The Spirituality of Technology and the Judaeo-Christian Tradition

Pontifical University of St. Thomas, Rome

26.05.2017 -

Many would argue that there are few domains in the contemporary world that are as disparate and remote from each other as technology and religion. And those who are aware of the historical processes leading up to the present may add that the great project of modernity was in part driven by technological progress to the detriment of religious devotion. Indeed, comparing our contemporary situation to the Middle Ages, the contrast could not be more striking: rather than being envisioned in a religious synthesis of all the disciplines and crafts, today’s technological savvy is entirely disconnected from religious faith.

Yet the gap between religion and technology might be less yawning than it seems.
However undeniable it is that the prevailing technological mindset of our age is indifferent to, or even hostile towards, institutional religion, it is certainly not devoid of what can be termed a “spirituality”, indeed, a “spirituality of technology”. Like any spirituality, a spirituality of technology may clearly imply a holistic view of one’s life and a quest for meaning and for the “sacred” or “numinous”. Taking Silicon Valley, the paradigmatic technological hub of the world, as an example, it is particularly interesting to observe how close a utopian libertarianism is to a similarly utopian dream of the individual’s fusion with an all-encompassing entity of computer intelligence. Accordingly, in the view of the transhumanist movement, the accelerating growth of intelligence in the human-machine complex would usher in a posthuman condition called “singularity”, which may be tantamount to saying that artificial intelligence would give birth, as it were, to God (Ray Kurzweil). The spirituality of Silicon Valley and the wider community of technologists is suffused with the air of the occult; it corresponds to the tradition of gnosis and esotericism. In fact, it is a kind of “tech-gnosis” (Erik Davis).

Given the immense prestige and influence of contemporary technological elites and also the lack of integration within the Judaeo-Christian tradition of modern technology, it seems relevant to consider what, firstly, the adherents of this tradition can learn from the spirituality of these elites. Secondly, it seems also plausible to ask whether Judaism’s and Christianity’s own spirituality and mysticism can by any means inspire contemporary technologists. Such a “dialogue between spiritualities” could raise questions, both ancient and modern, like those about the relationship between the living organism and artificial life, about the immanence and transcendence of divine intelligence, and the nature of the kingdom of God or the Messiah, and whether human artifice and its creations can make any contribution to the divine.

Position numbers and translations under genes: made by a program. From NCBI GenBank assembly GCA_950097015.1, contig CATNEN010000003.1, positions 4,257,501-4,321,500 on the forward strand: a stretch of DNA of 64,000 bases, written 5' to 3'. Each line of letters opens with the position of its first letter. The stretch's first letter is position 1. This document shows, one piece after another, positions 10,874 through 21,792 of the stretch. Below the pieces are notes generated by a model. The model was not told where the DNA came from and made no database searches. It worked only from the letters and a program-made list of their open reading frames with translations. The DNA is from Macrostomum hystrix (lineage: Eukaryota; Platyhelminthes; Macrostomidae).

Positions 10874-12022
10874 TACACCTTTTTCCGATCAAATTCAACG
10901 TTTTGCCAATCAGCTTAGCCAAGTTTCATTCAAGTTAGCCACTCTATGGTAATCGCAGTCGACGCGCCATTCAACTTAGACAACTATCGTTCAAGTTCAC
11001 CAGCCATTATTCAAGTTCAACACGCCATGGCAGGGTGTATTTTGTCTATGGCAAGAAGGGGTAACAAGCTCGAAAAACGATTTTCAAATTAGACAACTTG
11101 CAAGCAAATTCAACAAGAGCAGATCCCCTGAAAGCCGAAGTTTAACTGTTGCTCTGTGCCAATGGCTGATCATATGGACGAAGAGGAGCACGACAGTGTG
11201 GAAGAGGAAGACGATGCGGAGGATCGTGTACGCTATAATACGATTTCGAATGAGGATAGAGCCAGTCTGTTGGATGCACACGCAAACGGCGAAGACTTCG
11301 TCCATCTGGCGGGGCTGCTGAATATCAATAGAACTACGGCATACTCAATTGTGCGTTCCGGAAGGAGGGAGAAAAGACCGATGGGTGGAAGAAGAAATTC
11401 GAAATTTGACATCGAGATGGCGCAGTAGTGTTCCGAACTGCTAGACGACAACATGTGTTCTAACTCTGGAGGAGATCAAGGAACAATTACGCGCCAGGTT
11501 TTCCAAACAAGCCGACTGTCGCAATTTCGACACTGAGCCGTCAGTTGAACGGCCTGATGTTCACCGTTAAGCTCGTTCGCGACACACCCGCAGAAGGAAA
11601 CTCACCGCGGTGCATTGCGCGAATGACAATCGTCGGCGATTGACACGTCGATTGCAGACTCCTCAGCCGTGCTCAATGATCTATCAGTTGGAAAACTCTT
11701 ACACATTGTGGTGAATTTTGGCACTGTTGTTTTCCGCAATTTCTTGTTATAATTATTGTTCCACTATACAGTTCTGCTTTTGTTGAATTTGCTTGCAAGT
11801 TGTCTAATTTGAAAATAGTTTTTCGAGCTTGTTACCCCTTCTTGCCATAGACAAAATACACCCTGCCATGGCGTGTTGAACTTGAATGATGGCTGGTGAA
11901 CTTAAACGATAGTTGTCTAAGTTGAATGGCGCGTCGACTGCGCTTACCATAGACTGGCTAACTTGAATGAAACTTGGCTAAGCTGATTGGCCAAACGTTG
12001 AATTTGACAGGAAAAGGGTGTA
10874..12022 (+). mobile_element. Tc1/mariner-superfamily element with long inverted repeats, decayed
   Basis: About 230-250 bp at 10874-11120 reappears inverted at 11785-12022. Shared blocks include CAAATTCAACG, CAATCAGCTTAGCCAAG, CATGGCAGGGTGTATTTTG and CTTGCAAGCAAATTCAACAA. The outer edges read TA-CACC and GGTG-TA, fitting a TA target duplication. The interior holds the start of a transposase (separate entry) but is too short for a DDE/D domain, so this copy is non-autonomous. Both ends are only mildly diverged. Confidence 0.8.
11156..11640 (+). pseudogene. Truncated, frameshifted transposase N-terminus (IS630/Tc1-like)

Is there any chance to view technology as intrinsically good, and its spirituality as running parallel to the Judaeo-Christian faith?

Program

26/05/2017 9:00

Welcome and Introduction to the Seminar

26/05/2017 9:15

Stef Aupers (K.U. Leuven)

Becoming Gods: the Transhuman Ethic and the Spirit of Silicon Valley

26/05/2017 9:45

Response and General Discussion

26/05/2017 10:45

Break

26/05/2017 11:15

Gábor Ambrus (FORE project)

The Magic of Technology and the Christian Magus in Early Modernity

26/05/2017 11:45

Response and General Discussion

26/05/2017 12:45

Break

26/05/2017 14:00

Irene Kajon (La Sapienza)

Technological Man according to the Thought of Hans Jonas

26/05/2017 14:30

Response and General Discussion

26/05/2017 15:30

Conclusions